Sometimes the monotony of School life was interrupted by attempts to run away from Christ's Hospital. Three lads of this Ward, M., L., and D. agreed to do so. Some time before the day they fixed, they made rope ladders to climb forest trees, and they purposed to buy a half-crown pistol to shoot rabbits and also to provide themselves with a tin pot in which to make blackberry-jam over a fire of forest wood. But it was essential that they should have towny clothes and these they were busy making every day, D. excepted, who gave no help at all. The trousers and coats were cut out of white calico, and the sewing was such as is seen in tacking. I thought that forest life would immediately tear them to pieces. I could not imagine how L., whom I had always known as a cripple, could climb rope ladders. It was true he was stronger than he had been at Hertford, where he required the help of surgical apparatus and crutches, but he was still somewhat lame.

The Matron and Monitors did not see the preparations: when they approached, everything was instantly hidden. Well, the time arrived for M., L., and D.'s departure. Antony, the Beadle who guarded one of the entrances of the School, was informed by a lad they sent to him that the Treasurer was walking round the corner of a cloister close by, and wished to speak to him at once. Antony turned his back to the gate-portal, and the runaways made their escape. In the evening, D. came back to the School with his pockets and arms full of good things. He had brought them from his home, which was a confectioner's shop. D. had deceived his companions. From the first he did not intend to go with them. He had schemed an opportunity of getting a day's outing. This was evident because directly he got outside the Hospital he left them and went home. In those days the quick discovery of the whereabouts of a person missing was not provided by electrical invention; however, after M. and L. had stayed away for two or three days, they were found and brought back by the police. The two runaways were "brushed" (birched) but not in public. The doctor allowed the authorities to give the lad with weak limbs six strokes not too hard. D., I think, was not punished at all. He was probably regarded by the authorities as a penitent who set a good example to his companions which they refused to follow.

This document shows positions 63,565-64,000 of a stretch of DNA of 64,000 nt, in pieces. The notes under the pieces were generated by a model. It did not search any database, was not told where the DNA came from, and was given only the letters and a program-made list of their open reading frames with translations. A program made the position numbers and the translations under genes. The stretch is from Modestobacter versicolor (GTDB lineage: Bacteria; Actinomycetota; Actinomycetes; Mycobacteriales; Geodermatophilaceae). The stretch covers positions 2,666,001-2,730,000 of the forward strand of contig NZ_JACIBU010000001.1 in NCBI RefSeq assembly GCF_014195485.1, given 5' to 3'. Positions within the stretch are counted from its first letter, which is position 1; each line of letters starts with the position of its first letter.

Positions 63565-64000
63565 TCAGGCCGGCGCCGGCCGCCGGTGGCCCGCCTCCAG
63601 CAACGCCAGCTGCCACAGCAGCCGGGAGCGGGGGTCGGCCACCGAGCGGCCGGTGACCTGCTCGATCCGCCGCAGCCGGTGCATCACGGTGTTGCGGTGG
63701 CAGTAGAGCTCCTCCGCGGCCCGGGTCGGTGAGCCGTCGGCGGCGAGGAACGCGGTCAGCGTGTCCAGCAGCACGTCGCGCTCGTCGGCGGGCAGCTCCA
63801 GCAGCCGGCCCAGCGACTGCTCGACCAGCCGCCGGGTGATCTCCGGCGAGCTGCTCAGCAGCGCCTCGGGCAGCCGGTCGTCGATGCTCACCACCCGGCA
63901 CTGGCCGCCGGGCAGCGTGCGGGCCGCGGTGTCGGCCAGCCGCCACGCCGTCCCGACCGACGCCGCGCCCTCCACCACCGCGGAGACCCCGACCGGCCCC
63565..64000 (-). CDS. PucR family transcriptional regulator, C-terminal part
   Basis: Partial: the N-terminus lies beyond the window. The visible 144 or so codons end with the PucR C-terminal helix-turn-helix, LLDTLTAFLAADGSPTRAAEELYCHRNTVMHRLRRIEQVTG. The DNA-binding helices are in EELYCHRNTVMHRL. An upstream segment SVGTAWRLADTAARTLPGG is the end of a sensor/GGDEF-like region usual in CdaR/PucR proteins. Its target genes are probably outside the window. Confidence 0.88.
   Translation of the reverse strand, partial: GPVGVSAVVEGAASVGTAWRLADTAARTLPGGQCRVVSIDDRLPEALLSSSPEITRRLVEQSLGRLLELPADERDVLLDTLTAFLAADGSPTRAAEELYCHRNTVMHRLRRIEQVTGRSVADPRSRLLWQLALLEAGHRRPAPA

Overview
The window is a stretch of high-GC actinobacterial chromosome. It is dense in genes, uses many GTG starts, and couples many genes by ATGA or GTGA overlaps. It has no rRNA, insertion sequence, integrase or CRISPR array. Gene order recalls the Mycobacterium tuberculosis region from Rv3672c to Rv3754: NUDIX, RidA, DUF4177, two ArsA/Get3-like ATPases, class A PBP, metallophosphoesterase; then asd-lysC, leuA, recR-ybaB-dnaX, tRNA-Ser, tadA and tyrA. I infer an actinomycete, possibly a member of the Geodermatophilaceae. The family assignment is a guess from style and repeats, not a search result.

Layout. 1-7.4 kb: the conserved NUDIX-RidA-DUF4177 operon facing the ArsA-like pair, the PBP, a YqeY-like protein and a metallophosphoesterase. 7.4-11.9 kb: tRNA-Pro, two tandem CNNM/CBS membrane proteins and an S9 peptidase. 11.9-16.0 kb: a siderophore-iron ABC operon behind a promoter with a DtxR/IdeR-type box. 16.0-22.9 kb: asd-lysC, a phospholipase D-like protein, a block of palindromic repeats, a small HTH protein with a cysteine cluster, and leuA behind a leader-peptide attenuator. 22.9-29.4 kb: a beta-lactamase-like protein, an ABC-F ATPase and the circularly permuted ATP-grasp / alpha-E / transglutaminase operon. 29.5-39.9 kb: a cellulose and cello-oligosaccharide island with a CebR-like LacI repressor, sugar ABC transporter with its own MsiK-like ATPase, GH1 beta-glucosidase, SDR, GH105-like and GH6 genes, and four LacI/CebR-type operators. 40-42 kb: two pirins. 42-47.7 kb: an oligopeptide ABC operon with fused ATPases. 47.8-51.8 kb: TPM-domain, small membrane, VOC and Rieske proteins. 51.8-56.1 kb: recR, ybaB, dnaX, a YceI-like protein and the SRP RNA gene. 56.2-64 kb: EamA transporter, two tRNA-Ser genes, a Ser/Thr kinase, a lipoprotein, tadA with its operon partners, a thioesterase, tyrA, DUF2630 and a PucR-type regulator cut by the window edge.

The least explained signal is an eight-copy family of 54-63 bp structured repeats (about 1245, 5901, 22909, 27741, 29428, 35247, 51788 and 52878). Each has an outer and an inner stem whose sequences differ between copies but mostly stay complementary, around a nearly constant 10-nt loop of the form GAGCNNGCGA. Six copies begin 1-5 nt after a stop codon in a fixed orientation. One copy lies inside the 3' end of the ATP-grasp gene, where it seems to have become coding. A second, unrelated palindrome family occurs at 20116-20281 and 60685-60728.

I asked L. to give me an account of his excursion. He treated me to a long yarn, over which we both laughed, but which I secretly regarded as mostly fiction. The first night, he said, was spent under a cart turned upside down. He and his companion slept all right, and afterwards they trespassed on a farmer's field and were chased. They narrowly escaped a pitchfork which was thrown after them. They made some blackberry jam in their tin pot. This I did not believe, but I did not tell him so. I enquired whether or not he thought the pleasures of the excursion made amends for the brushing. "As to the brushing," L. replied, "the good breakfast I had at the police station, the new towny bread, hot coffee, good butter, and as much of all as we wished, more than made up for the brushing. I would gladly, if I could, go away again for such another breakfast." ...


* It may be worth mentioning that TRB was a vegetarian, following in this as in Esperanto the example of his son, my grandfather, who became a vegetarian in 1895 at the age of 12, after visiting a slaughter house.
Tags: family history, tom butler's schooldays